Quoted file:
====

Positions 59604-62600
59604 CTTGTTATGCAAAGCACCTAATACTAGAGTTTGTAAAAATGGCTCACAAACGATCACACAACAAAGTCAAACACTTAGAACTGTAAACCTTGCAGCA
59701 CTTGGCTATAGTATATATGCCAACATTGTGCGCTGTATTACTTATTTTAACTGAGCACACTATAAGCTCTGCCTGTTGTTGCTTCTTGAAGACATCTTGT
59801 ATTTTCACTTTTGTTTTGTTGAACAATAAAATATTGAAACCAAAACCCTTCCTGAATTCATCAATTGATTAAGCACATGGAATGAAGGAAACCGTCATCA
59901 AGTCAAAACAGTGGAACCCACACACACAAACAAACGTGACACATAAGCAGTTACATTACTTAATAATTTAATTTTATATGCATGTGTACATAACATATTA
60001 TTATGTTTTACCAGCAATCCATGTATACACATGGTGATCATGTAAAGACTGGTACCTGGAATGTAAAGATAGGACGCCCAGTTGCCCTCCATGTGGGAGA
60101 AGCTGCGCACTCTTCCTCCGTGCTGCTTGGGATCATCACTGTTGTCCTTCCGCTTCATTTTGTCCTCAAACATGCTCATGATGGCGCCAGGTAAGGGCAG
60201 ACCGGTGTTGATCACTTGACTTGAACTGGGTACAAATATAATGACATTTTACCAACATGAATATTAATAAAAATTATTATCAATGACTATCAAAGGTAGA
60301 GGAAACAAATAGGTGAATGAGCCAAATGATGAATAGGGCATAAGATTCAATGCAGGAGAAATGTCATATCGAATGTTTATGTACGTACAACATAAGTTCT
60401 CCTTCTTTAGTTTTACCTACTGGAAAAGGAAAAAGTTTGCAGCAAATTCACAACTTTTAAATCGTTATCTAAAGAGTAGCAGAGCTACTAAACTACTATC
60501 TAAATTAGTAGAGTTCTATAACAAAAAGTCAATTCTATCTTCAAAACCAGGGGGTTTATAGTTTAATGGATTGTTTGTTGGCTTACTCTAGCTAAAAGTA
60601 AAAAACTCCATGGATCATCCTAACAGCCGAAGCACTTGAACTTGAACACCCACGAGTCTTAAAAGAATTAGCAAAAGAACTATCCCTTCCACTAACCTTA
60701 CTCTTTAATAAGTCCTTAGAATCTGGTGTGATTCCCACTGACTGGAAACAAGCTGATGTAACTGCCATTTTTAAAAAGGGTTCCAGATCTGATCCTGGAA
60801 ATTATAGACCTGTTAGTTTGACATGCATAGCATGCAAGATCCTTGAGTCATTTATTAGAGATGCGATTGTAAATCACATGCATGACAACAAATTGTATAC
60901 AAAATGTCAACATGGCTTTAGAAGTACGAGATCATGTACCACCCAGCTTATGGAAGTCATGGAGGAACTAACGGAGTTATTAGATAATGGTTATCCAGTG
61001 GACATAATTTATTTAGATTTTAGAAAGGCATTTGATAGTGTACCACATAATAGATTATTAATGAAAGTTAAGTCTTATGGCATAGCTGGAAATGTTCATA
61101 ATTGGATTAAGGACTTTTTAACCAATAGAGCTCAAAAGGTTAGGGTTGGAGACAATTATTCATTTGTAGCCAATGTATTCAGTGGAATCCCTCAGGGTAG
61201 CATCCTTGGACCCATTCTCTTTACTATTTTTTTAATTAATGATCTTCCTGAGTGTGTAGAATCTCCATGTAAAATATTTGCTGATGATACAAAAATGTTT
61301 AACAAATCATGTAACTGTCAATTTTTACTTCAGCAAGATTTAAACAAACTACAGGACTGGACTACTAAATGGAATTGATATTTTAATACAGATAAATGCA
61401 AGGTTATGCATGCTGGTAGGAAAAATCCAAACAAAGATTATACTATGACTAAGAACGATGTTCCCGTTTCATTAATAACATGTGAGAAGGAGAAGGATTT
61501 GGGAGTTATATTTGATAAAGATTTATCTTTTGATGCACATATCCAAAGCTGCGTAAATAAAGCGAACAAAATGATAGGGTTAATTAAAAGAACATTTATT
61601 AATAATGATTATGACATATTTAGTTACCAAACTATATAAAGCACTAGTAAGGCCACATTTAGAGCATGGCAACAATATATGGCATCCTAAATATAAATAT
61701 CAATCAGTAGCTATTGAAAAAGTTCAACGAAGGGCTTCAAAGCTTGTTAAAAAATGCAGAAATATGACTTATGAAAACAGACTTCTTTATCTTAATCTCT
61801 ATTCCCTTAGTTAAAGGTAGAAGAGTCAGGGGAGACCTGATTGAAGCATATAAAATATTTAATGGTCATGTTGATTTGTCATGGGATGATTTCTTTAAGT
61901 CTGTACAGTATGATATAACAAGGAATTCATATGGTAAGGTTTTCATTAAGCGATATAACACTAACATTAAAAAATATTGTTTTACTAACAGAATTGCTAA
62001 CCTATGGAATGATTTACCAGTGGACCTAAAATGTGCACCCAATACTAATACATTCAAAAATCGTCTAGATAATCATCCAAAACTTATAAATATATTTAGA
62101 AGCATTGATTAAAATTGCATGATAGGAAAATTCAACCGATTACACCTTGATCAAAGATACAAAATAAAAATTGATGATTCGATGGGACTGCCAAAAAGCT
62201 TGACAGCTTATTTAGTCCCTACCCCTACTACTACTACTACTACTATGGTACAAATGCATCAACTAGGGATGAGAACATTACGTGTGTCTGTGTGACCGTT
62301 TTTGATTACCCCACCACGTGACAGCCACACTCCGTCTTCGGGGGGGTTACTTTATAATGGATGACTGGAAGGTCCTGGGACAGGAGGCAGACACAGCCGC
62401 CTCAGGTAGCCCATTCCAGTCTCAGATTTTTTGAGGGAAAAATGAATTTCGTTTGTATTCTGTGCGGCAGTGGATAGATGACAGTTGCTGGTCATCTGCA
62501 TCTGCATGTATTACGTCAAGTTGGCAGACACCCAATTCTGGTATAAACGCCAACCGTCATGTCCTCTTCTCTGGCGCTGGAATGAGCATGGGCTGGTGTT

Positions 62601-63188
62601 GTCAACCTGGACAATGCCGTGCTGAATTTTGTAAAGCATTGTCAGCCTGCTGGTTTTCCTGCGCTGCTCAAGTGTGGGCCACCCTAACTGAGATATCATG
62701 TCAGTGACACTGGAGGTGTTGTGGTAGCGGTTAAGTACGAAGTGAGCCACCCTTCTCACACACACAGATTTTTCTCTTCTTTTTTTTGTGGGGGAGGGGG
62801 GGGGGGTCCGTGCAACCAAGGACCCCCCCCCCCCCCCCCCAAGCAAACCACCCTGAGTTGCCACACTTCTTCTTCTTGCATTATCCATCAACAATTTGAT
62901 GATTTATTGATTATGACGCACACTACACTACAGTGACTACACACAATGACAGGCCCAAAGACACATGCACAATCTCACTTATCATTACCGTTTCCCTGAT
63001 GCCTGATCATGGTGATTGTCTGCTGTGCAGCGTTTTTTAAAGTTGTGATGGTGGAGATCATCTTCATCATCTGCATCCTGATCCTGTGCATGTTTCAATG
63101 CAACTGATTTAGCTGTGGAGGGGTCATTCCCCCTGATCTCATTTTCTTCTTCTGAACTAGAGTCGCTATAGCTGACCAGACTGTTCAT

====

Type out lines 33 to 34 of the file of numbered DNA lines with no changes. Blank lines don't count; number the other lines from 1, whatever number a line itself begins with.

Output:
62601 GTCAACCTGGACAATGCCGTGCTGAATTTTGTAAAGCATTGTCAGCCTGCTGGTTTTCCTGCGCTGCTCAAGTGTGGGCCACCCTAACTGAGATATCATG
62701 TCAGTGACACTGGAGGTGTTGTGGTAGCGGTTAAGTACGAAGTGAGCCACCCTTCTCACACACACAGATTTTTCTCTTCTTTTTTTTGTGGGGGAGGGGG